The defendant has been found guilty of a crime. A written sentencing order has been filed with the clerk of the court. A notice of appeal has not yet been filed. The countdown begins. A defendant has 30 days from the date when the signed written order imposing sentence is filed with the clerk of the lower court to file a notice of appeal. See Fla. R. App. P. 9.140(b)(3); Fla. R. App. P. 9.020(i).
This 30 day countdown can be put on hold if any of the motions listed in Fla. R. App. P. 9.020(i) are authorized and timely filed with the court. For instance, if an authorized motion to correct a sentencing error (Rule 3.800(b) motion) is timely filed with the court, the time for filing an appeal begins to run from the date of filing a signed order disposing of that motion. See Fla. R. App. P. 9.020(i).
If the clock has begun to run and the defendant has expressed a desire to his/her trial counsel to take an appeal, then defendant’s trial counsel has an obligation to file a timely notice of appeal with the clerk of the lower court, even if the defendant will be represented on appeal by a different attorney. See Fla. R. App. P. 9.140(d)(1). The notice of appeal must bear a caption, which contains the name of the lower court, the name and designation of at least one party on each side, and the case number in the lower court. See Fla. R. App. P. 9.110(d). The notice of appeal must state “the name of the court to which the appeal is taken, the date of rendition, and the nature of the order to be reviewed” on appeal. Fla. R. App. P. 9110(d). An example of a notice of appeal is included in Fla. R. App. P. 9.900(a).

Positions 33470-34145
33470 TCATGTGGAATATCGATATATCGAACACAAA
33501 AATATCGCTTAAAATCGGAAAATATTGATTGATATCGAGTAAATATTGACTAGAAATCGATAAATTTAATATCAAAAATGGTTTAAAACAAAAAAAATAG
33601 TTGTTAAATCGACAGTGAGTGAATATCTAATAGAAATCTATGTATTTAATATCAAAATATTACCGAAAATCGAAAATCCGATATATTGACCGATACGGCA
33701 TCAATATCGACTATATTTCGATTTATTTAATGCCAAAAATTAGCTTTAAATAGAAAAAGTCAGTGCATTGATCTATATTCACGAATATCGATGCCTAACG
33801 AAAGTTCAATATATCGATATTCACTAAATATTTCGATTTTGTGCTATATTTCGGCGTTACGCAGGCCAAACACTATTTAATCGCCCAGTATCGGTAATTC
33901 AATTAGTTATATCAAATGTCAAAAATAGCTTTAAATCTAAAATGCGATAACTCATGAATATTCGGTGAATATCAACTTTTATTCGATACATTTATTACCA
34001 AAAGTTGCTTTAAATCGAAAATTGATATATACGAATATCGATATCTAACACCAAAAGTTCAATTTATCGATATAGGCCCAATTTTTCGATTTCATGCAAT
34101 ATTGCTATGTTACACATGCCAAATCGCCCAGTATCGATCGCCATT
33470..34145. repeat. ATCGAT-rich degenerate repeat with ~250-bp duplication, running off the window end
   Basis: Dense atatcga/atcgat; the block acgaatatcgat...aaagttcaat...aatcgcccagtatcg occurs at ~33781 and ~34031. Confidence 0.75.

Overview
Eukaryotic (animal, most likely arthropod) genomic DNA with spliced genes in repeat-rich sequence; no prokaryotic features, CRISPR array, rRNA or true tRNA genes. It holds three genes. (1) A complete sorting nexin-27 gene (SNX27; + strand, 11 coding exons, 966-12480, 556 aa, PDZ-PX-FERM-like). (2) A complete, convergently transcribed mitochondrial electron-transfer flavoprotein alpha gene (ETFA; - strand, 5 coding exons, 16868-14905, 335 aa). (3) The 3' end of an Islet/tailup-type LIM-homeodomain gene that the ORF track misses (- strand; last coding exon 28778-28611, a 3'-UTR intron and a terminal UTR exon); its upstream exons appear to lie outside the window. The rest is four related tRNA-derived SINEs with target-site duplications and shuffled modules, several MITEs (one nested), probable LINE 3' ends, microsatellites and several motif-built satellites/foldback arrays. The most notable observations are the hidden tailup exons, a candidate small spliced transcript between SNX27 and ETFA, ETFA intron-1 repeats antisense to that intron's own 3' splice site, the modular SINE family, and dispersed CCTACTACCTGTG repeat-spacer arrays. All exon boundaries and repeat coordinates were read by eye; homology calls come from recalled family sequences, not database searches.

A copy of the notice of appeal must also be served on the attorney general, as well as, the state attorney handling the case at the trial level. Fla. R. App. P. 9.140(b)(3). The attorney general’s office ordinarily represents the state in all criminal appeals. If a notice of appeal is untimely then the appellate court does not have jurisdiction to hear the appeal. See State ex rel. Cantera v. District Court of Appeal, Third Dist., 555 So. 2d 360 (Fla. 1990). In a criminal case, however, a defendant may be entitled to a belated appeal. See Fla. R. App. P. 9.141(c).